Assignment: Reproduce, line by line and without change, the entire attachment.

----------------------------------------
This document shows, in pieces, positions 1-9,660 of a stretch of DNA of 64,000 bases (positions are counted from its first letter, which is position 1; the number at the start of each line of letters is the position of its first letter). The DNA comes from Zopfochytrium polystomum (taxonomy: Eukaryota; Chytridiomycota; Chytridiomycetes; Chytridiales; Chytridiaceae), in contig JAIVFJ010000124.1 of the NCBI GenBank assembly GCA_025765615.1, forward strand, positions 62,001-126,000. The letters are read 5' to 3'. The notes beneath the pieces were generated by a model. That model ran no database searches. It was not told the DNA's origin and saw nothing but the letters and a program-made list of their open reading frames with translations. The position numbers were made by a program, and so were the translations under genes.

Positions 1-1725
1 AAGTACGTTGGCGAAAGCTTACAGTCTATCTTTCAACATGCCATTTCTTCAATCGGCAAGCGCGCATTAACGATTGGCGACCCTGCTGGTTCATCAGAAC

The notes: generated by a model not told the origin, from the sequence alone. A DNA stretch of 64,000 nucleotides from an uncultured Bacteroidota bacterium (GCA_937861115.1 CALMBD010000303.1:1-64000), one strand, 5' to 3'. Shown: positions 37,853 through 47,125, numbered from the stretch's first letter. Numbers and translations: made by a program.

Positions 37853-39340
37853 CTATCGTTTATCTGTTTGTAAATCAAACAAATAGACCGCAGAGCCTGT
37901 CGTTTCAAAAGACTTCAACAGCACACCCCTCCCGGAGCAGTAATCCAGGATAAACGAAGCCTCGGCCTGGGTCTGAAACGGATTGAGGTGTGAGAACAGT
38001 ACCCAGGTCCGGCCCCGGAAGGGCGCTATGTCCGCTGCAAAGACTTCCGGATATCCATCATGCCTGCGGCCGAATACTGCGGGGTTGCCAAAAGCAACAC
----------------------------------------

This document shows, in pieces, positions 1-9,660 of a stretch of DNA of 64,000 bases (positions are counted from its first letter, which is position 1; the number at the start of each line of letters is the position of its first letter). The DNA comes from Zopfochytrium polystomum (taxonomy: Eukaryota; Chytridiomycota; Chytridiomycetes; Chytridiales; Chytridiaceae), in contig JAIVFJ010000124.1 of the NCBI GenBank assembly GCA_025765615.1, forward strand, positions 62,001-126,000. The letters are read 5' to 3'. The notes beneath the pieces were generated by a model. That model ran no database searches. It was not told the DNA's origin and saw nothing but the letters and a program-made list of their open reading frames with translations. The position numbers were made by a program, and so were the translations under genes.

Positions 1-1725
1 AAGTACGTTGGCGAAAGCTTACAGTCTATCTTTCAACATGCCATTTCTTCAATCGGCAAGCGCGCATTAACGATTGGCGACCCTGCTGGTTCATCAGAAC

The notes: generated by a model not told the origin, from the sequence alone. A DNA stretch of 64,000 nucleotides from an uncultured Bacteroidota bacterium (GCA_937861115.1 CALMBD010000303.1:1-64000), one strand, 5' to 3'. Shown: positions 37,853 through 47,125, numbered from the stretch's first letter. Numbers and translations: made by a program.

Positions 37853-39340
37853 CTATCGTTTATCTGTTTGTAAATCAAACAAATAGACCGCAGAGCCTGT
37901 CGTTTCAAAAGACTTCAACAGCACACCCCTCCCGGAGCAGTAATCCAGGATAAACGAAGCCTCGGCCTGGGTCTGAAACGGATTGAGGTGTGAGAACAGT
38001 ACCCAGGTCCGGCCCCGGAAGGGCGCTATGTCCGCTGCAAAGACTTCCGGATATCCATCATGCCTGCGGCCGAATACTGCGGGGTTGCCAAAAGCAACAC